This Massive Bamboo Structure Is a Low-tech Sustainable AC Alternative
Climate change is in full force and depending on where you live, it may be more blatantly obvious, especially in cities facing more intense storms and temperature fluctuations. Vietnam, for example, is anticipated to be more susceptible to floods, typhoons, heatwaves, and severe drought. The “most cyclical climatic events” of these are heatwaves, accompanied by the need for modern air conditioning. This comes with a hefty cost and environmental impact due to high energy consumption and the leaking of coolant gas into the atmosphere.
So, instead of contributing to the problem a global French multi-disciplinary firm, made up of engineers and architects named AREP, decided to come up with a better solution. They developed a low-tech, affordable, and sustainable bamboo prototype as an AC alternative. The AREP seized this opportunity to design an alternative urban cooling system that didn’t use energy or any coolant gas during the Seoul Architecture and Urbanism Biennale 2021 “building the resilient city.”
This innovative alternative urban cooling system is based on the adiabatic cooling principle. It has a grid of bamboo poles that transfer water by gravity. The blower in the middle pushes the air from above down to the level of human height. As a result, the surrounding air is naturally cooled by the water. This principle was implemented by ancient civilizations for centuries and is carried out today by skilled Vietnamese craftsmen. In comparison, when you approach a body of water in a park, you feel cooler as you get closer.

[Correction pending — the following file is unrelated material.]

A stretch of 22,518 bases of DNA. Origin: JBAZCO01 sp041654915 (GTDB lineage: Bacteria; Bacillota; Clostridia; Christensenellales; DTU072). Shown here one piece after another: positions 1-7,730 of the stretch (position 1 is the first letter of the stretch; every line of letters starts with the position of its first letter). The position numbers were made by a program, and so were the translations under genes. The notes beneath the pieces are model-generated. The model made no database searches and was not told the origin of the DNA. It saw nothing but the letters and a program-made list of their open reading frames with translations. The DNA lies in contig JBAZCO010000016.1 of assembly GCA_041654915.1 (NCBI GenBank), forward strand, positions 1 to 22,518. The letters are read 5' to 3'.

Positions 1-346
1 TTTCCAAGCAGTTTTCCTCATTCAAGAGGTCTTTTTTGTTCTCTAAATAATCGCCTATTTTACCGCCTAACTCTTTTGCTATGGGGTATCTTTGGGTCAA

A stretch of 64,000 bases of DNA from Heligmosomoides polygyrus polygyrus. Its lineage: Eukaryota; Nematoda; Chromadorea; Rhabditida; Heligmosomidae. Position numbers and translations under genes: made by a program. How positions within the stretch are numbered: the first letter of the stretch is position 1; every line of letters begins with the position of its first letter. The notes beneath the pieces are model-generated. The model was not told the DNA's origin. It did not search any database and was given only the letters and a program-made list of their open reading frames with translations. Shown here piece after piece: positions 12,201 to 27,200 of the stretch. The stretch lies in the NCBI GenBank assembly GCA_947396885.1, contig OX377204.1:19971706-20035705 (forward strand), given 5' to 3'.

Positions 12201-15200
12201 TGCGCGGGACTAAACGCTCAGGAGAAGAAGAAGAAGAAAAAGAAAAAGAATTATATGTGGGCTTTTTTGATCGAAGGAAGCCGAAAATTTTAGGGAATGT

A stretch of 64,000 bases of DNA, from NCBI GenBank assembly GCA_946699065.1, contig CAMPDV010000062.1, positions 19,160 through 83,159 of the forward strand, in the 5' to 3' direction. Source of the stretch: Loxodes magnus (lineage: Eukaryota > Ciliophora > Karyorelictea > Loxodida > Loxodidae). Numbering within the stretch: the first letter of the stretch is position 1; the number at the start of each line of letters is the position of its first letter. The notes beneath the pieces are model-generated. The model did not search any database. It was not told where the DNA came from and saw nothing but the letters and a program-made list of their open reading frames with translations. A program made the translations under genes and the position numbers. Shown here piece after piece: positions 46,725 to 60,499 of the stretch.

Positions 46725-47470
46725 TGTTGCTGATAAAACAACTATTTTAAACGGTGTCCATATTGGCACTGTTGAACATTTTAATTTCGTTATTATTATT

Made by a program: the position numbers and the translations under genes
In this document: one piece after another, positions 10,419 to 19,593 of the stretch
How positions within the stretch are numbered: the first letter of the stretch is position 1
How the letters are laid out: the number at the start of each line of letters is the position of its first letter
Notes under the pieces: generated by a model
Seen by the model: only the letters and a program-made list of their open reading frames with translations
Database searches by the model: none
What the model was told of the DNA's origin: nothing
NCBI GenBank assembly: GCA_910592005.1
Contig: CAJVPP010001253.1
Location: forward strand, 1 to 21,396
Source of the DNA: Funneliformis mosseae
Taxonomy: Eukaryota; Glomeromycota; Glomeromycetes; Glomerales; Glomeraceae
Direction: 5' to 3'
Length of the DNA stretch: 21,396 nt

AREP Vietnam succeeded in dropping the temperature by 6°C, from 30°C to 24°C, thus proving the viability of the design and significantly impacting outdoor comfort. After experiencing success in the countryside and then in Hanoi, a drier climate in Vietnam, the AREP wants to take this mission a step further. It wants to implement this sustainable, low-tech, and affordable solution in dryer climates, such as in cities around the Mediterranean basin or in the Gulf, where the adiabatic cooling is super-efficient. During dry and hot summers, this inventive AC alternative could cool down outdoor spaces, such as public squares, pedestrian streets exposed to a lot of sunlight, and big train stations.
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